In some countries, access to such an education wasn’t a privilege but a right. “In the twenty-first century, it was easier for a poor person to get a great education in Finland than in almost any country in the world including the United States.” As one UK politician put it, “If you want the American dream, go to Finland.”

The best school

After reading The Smartest Kids, my wife and I were determined to be more engaged  in our children’s education. She spent weeks investigating the complex web of public, charter, and private schools. We watched chilling documentaries like The Lottery. We attended information sessions and spoke with other parents. BASIS Independent Brooklyn

We finally decided on Basis Independent, which was mentioned in the book. “At BASIS public charter schools in Arizona and Washington, D.C., teachers train students for academic conquests the way most American high schools train fort players for Friday night games.”

They were opening up a a new school in Brooklyn, kindergarten through 12th grade. We were awed by their curriculum: Mandarin and Engineering from the beginning, Latin in 4th grade, Logic in middle school.

I was lucky to attend a high school that changed my life. It was led by smart, accomplished professionals who had high expectations for us and pushed us to meet those expectations. I loved that school. At BASIS, it seemed like my children could have that experience starting at a much younger age.

So far, after more than half a year, the academics have surpassed our expectations. We’re also seeing two things we didn’t expect. The first is that the teachers and administration are providing a caring, nurturing environment. There’s rigor, for sure, but it’s backed up by a support system that helps each child through their individual challenges.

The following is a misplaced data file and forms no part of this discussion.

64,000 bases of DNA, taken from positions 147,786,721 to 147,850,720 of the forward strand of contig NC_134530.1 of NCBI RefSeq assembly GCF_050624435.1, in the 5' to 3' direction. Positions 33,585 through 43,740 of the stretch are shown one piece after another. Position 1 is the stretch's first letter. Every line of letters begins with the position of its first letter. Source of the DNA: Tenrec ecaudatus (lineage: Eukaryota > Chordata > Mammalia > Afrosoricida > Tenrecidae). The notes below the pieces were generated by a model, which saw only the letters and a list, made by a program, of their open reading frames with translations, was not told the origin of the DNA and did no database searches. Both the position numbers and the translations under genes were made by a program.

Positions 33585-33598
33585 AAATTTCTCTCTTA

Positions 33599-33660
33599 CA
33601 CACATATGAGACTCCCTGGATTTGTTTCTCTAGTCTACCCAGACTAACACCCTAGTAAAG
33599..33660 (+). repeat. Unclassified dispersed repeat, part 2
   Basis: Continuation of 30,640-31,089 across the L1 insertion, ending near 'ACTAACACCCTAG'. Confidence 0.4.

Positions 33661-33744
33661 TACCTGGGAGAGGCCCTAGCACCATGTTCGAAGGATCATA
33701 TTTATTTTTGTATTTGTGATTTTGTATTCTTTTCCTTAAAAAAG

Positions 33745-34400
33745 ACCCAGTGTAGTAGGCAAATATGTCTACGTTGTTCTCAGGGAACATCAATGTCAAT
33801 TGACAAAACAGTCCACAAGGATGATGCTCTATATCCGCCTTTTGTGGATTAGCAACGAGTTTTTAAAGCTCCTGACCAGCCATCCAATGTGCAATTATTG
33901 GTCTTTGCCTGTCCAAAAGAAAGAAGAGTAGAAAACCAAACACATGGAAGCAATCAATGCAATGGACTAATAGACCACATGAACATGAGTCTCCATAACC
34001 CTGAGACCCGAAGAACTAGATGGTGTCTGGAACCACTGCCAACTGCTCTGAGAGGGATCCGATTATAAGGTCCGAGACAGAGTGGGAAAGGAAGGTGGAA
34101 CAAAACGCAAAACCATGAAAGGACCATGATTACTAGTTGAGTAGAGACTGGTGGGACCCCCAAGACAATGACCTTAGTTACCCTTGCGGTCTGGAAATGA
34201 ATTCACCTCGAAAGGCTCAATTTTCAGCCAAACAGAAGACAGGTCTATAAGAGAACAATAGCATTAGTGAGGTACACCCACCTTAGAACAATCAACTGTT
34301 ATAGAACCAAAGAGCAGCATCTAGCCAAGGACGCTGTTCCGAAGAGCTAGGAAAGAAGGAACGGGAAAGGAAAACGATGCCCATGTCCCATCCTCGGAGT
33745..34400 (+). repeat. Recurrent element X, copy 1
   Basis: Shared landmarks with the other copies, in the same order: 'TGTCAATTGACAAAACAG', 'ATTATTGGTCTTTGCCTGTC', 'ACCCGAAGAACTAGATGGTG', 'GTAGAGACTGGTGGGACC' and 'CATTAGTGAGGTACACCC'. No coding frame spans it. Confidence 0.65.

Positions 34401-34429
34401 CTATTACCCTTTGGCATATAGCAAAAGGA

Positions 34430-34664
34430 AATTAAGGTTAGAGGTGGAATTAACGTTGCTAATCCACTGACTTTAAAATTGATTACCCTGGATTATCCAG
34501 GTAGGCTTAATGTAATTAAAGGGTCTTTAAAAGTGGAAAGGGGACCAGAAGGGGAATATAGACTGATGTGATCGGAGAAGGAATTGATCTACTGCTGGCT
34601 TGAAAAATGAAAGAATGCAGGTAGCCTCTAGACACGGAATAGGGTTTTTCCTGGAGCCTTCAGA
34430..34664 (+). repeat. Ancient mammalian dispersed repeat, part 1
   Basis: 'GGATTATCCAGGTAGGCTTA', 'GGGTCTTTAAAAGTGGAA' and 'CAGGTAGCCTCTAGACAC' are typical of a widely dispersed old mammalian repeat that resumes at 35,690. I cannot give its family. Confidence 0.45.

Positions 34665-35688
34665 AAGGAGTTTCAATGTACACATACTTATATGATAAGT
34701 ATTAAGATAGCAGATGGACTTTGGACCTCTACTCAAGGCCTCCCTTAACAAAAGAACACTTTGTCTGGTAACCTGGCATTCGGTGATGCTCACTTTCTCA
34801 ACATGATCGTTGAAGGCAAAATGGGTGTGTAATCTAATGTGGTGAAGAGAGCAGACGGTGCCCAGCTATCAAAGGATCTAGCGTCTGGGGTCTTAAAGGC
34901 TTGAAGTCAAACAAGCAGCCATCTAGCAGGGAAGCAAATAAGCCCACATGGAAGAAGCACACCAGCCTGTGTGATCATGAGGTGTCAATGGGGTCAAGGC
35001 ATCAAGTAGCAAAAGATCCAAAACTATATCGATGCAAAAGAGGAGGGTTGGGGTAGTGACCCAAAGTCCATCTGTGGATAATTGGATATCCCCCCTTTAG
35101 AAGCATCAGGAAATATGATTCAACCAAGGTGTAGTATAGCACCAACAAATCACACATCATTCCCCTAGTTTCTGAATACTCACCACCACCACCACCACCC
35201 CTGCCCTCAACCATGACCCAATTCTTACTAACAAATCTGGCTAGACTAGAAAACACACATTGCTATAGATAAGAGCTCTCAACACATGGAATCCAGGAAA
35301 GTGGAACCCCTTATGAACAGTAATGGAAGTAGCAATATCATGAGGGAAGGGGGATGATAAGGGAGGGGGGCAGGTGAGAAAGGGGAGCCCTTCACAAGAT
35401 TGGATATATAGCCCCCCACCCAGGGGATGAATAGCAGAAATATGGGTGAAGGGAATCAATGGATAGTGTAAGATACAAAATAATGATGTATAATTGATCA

The biggest surprise has been my daughter’s reaction. It used to be a struggle to get her out of bed at 8am to walk the 2 blocks to school. Now, she’s up and eager at 6:30am to catch the bus. She loves her teachers and they’ve instilled in her a love of learning.

The smartest kids in the world don’t get that way because they’re rich or gifted. They’re smart because they have great teachers and high expectations, because they put in more effort, and because they’re surrounded by people focused on learning.

Every kid deserves a chance to be a smart kid.

I wish someone had told me this secret to being smart 

A smart kidIn my elementary school, each grade was split into three groups based on ability - essentially smart, medium, and dumb. I was happy when my teachers and parents labeled me smart. Looking back, I wish they hadn’t.

How did they know?

Certainly, hearing someone tell me I was smart was better than hearing I was stupid. But one problem with this system is that those labels become self-fulfilling prophecies. The kids in the stupid class think they're stupid and tend not to try hard. Their teachers also tend not to try as hard.

Salman Khan, who’s on a mission to change education which Khan Academy, described how these labels for kids are only relevant when applied to certain subjects at certain times.